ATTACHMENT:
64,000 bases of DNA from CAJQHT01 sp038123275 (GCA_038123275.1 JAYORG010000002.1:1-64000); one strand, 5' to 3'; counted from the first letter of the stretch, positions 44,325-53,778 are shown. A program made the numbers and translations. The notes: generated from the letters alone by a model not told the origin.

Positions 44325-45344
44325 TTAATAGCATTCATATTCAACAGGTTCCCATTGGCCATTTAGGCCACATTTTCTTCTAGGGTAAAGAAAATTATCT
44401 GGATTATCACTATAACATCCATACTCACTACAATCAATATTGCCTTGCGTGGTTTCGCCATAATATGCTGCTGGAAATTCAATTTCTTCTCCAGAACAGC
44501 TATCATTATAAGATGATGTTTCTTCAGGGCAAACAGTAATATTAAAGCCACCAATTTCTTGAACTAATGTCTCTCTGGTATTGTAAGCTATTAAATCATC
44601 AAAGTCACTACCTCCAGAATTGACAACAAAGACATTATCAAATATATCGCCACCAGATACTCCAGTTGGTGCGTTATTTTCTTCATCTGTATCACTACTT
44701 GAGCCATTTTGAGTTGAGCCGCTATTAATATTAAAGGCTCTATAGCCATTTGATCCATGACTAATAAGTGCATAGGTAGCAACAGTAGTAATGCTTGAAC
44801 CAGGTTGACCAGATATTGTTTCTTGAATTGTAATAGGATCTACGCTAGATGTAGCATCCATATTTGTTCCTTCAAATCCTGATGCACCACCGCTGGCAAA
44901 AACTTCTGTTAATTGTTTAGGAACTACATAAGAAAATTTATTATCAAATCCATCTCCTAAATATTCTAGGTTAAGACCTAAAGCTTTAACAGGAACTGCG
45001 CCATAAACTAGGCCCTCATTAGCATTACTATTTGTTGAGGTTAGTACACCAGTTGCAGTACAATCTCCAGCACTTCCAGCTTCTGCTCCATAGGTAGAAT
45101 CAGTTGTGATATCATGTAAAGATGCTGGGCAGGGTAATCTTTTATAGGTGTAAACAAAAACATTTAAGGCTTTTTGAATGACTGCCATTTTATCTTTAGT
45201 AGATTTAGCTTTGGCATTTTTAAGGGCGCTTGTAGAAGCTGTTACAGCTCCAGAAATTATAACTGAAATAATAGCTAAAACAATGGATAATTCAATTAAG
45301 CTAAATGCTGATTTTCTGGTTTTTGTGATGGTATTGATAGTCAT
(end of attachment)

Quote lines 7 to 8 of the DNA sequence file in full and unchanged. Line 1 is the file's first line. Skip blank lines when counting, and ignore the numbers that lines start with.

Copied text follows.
44701 GAGCCATTTTGAGTTGAGCCGCTATTAATATTAAAGGCTCTATAGCCATTTGATCCATGACTAATAAGTGCATAGGTAGCAACAGTAGTAATGCTTGAAC
44801 CAGGTTGACCAGATATTGTTTCTTGAATTGTAATAGGATCTACGCTAGATGTAGCATCCATATTTGTTCCTTCAAATCCTGATGCACCACCGCTGGCAAA